Come Monday Kicks Off The $50,000 USHJA International Hunter Derby In Style

Mar 29, 2014 - 7:19 PM

Wellington, Fla.—March 29

Most riders consider the handy round of the USHJA International Hunter Derbies the more stressful part of the class. That’s especially true at the two-day $50,000 USHJA International Hunter Derby at the FTI Winter Equestrian Festival, when the second round is held on one of the most impressive venues of the derby tour, the grass derby field of the Palm Beach International Equestrian Center Stadium.

But Tara Metzner wasn’t worried about that. She knew she had a bigger challenge today with Come Monday in the relatively straightforward Classic Round held in the familiar Eugene Mische Grand Hunter Ring.

“She’s so brave, she’s actually better in a [place] like that,” said Metzner, Rancho Santa Fe, Calif. “Sometimes in a ring like this she can get a little bored and she’ll rub one here or there. For me this is actually the harder round.”

But Come Monday, owned by Davlyn Farms, rose to the challenge today, jumping to the highest scores of the day—a pair of 89s—to head into the handy round on top. She has a 3-point lead over Kelley Farmer and McLain Ward’s former ride, Unspoken. Molly Ashe-Cawley and Kennzo lay third, just a point ahead of Mayfair and Sandy Ferrell.

The biggest hunter class of week 12 of the FTI Winter Equestrian Festival has developed a reputation as one of the toughest derbies to win all year. Traditionally the start list’s jam packed with heavy-hitting combinations, and two years ago the second round of the derby started moving across the street to the grass, where horses haven’t had a chance to school or hack. This year’s a little different.

There were still plenty of talented combinations of the order of go, but some obvious omissions. Scott Stewart and Tori Colvin both opted to leave their horses in the barn, and reigning USHJA International Hunter Derby Champion Liza Boyd is on maternity leave. Last year’s winner, Jen Alfano, headed to Pin Oak (Texas) with her derby string as well. Farmer, who won this class two years ago on Taken, was the busiest rider with five mounts, but those are all newer rides who aren’t quite confirmed in the derby ring.    

Ken Krome built the track for the class, which included a one-stride in-and-out of relatively upright verticals, and another upright vertical away from the in gate.

“This is my first time doing this class here,” said Metzer, who also qualified her second ride, At Last. “What I’ve heard is that the course is very plain [compared to past years]. I think people were a little surprised at the lack of stuff. The 3’6″ jumps were very small and plain and unassuming. The bigger jumps were a little bit bigger, but still plain. Seems like they could have done a little bit more to make it a little more impressive. It’s a $50,000 class. They could have tried a little bit harder to make it a little more special. It rode nice. The lines rode easy, and there was nothing tricky or difficult.”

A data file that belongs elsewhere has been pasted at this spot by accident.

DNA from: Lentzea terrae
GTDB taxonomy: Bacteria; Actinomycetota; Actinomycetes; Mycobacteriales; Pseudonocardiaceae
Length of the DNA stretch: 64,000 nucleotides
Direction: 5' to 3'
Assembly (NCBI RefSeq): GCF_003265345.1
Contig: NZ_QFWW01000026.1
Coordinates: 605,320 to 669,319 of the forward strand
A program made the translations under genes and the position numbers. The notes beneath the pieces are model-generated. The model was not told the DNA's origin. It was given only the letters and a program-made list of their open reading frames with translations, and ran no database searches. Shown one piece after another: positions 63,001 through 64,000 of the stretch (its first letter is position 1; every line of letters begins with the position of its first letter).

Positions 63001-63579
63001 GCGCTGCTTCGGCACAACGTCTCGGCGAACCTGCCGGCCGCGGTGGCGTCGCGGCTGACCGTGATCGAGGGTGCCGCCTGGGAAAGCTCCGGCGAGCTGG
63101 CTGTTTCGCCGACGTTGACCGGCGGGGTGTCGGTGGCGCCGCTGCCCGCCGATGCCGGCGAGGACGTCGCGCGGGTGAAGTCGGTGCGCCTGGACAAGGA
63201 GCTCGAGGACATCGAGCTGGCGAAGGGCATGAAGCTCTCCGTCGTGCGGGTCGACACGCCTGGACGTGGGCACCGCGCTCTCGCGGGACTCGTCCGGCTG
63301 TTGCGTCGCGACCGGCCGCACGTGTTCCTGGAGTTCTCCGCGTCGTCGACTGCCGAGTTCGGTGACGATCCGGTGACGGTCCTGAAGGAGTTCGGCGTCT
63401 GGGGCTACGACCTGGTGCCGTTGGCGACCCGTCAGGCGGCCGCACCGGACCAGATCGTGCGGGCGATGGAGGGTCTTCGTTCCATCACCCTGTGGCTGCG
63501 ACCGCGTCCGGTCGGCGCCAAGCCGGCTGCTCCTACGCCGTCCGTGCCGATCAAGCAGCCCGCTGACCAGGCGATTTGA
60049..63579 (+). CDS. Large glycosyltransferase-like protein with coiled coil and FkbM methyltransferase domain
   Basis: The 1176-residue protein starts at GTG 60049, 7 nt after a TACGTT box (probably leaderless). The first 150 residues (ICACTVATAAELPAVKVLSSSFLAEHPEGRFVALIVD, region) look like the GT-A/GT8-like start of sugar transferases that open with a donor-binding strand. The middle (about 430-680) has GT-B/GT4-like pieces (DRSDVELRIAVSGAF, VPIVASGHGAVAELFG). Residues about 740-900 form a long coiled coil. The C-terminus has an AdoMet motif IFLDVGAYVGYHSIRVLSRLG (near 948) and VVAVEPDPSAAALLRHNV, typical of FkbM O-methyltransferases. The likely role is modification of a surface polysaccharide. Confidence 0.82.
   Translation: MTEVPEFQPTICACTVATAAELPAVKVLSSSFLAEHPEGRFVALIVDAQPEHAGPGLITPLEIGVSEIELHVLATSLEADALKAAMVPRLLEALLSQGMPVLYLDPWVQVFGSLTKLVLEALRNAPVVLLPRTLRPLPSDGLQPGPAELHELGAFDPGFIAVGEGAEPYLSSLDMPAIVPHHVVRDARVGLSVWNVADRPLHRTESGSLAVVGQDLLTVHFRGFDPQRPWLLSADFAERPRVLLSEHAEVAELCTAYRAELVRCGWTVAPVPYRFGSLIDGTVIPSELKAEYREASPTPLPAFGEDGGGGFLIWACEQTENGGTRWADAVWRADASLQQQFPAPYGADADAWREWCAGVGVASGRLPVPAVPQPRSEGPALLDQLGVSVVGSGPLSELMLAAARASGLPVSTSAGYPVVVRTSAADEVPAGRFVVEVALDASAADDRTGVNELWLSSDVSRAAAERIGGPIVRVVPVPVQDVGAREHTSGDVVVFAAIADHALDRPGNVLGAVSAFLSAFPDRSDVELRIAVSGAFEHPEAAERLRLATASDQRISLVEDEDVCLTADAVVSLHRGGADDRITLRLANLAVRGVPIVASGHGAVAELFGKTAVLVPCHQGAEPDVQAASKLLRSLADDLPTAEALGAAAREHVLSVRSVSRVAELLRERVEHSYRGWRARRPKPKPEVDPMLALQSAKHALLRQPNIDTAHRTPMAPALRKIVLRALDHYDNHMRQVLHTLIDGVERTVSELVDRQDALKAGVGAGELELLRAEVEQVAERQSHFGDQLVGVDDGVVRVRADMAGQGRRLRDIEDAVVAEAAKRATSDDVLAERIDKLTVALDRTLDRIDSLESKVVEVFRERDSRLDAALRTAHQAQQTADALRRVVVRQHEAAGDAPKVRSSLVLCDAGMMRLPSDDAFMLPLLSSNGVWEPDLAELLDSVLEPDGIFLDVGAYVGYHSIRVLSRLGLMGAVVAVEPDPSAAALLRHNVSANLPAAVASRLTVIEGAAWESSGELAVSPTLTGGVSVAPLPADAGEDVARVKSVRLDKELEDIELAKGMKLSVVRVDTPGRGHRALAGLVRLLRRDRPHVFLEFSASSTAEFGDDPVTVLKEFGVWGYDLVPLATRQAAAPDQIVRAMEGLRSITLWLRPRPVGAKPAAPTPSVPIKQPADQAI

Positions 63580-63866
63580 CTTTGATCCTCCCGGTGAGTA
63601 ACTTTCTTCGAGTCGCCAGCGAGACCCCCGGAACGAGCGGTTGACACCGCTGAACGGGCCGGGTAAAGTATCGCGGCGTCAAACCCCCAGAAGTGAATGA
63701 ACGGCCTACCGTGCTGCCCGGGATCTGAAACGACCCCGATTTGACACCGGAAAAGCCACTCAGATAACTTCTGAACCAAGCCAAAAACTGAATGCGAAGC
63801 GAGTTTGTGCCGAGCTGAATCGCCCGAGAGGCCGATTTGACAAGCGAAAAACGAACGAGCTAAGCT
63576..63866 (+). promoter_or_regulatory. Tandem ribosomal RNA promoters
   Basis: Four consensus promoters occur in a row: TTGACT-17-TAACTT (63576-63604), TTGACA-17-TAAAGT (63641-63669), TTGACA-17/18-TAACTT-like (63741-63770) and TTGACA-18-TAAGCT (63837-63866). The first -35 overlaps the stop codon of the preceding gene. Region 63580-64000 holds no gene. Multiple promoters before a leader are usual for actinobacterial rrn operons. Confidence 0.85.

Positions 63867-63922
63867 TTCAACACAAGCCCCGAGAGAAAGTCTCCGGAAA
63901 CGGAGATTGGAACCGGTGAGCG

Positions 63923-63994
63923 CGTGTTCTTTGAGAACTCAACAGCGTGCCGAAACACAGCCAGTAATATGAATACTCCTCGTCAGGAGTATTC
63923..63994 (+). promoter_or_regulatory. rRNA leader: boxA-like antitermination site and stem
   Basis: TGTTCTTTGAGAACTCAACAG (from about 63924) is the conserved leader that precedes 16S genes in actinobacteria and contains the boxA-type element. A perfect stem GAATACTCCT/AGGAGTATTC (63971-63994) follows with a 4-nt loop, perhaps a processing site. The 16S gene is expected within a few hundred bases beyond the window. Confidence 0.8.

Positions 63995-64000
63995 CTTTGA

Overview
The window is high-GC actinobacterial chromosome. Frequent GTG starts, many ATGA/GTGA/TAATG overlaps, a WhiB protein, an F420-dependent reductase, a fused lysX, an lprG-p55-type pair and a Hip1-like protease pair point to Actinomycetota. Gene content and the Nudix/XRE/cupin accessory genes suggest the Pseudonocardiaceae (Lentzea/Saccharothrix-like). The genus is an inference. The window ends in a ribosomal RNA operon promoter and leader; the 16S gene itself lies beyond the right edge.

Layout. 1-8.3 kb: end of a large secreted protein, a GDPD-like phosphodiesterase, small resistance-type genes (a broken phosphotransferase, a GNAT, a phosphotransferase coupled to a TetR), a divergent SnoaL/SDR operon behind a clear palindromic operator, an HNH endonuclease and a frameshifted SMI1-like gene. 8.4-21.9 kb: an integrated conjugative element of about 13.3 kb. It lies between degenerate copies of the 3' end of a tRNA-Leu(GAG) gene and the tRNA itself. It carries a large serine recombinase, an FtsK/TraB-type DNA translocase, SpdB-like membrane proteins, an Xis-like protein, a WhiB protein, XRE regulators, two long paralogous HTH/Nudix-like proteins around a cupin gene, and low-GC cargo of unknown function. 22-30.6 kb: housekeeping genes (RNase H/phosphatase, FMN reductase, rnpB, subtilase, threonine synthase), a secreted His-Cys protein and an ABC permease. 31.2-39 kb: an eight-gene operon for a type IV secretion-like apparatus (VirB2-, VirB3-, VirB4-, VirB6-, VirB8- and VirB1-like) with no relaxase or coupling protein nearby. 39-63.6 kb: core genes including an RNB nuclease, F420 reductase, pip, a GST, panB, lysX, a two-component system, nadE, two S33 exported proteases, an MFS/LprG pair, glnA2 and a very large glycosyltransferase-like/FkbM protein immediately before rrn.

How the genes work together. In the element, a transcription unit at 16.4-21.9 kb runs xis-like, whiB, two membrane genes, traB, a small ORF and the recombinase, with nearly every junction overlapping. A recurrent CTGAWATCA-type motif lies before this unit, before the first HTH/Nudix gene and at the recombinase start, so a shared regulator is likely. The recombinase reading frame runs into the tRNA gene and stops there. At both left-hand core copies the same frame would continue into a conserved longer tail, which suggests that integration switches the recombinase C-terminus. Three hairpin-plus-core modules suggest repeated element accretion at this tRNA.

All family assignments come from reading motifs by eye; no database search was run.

That’s not to say it was easy for everyone. Monterrey and Kelli Cruccioti (second at ASPCA Maclay Finals [Ky.] last year and winners of a derby at Summer In The Rockies [Colo.]) got to an oxer wrong and hit it hard. Cruccioti hopped off a few strides later when Monterrey wasn’t right. The horse lifted up his right hind whens he dismounted, but walked out of the ring shortly thereafter looking much more comfortable.

Just Fred (Havens Schatt), So To Speak (Farmer), Rivano (Giavanni Rivaldi) Channing (Chris Payne) and Zebalt (Kylie Geddes) had refusals, and another five had rails on course. Enticement (Farmer) jumped with jaw-dropping style, but came undone by the atmosphere. The 6-year-old was completely distracted by the spectators and ado outside the ring for most of the trip.

Bobby Murphy, who for the last several years has built both rounds of the class, got to work today out on the field, putting together tomorrow afternoon’s track. He’d been telling riders for weeks he was planning on including the Devil’s Dyke in the handy track as an option, the first time that’s appeared in a hunter derby course. But some unpleasant weather forced the handy to move back to the Mische Ring, with Krome in charge of the track.

A brief but violent thunderstorm blew through Wellington around 6 p.m. tonight, sending grand prix riders racing back to the barns in the middle of the course walk for the jump-off of the $100,000 Suncast 1.50-meter Finale.  Most of that course toppled over, as did several of the full-sized potted palms decorating the International Arena. With the Doppler showing more eminent ugly weather, the evening program—including the $500,000 FTI Consulting Grand Prix CSI*****—has been rescheduled to tomorrow at 1:30 p.m., about the same time that the handy round of the derby will begin.

Fast Facts:
Average score needed from each judge to advance to handy round:
Number of horses who jumped all four high option fences:
Number of horses who jumped no high option fences:
Horses with major errors:
Number of riders who have represented the United States in international competition:
 3 (Peter Wylde, Jeffery Welles, Molly Ashe-Cawley)
Number of juniors who advanced to the handy:
 2 (Kate Ross on Friday Night and Sancho, Vivan Yowan on Shockwave)
Number of amateurs who advanced to the handy:
 1 (Callie Seaman/Skorekeeper)
Highest single score of the day:
90 (Unspoken).

For a full report from Week 12 of WEF, check out the April 14 issue of The Chronicle of the Horse. For results, visit Get caught up on Week 12 of WEF here.


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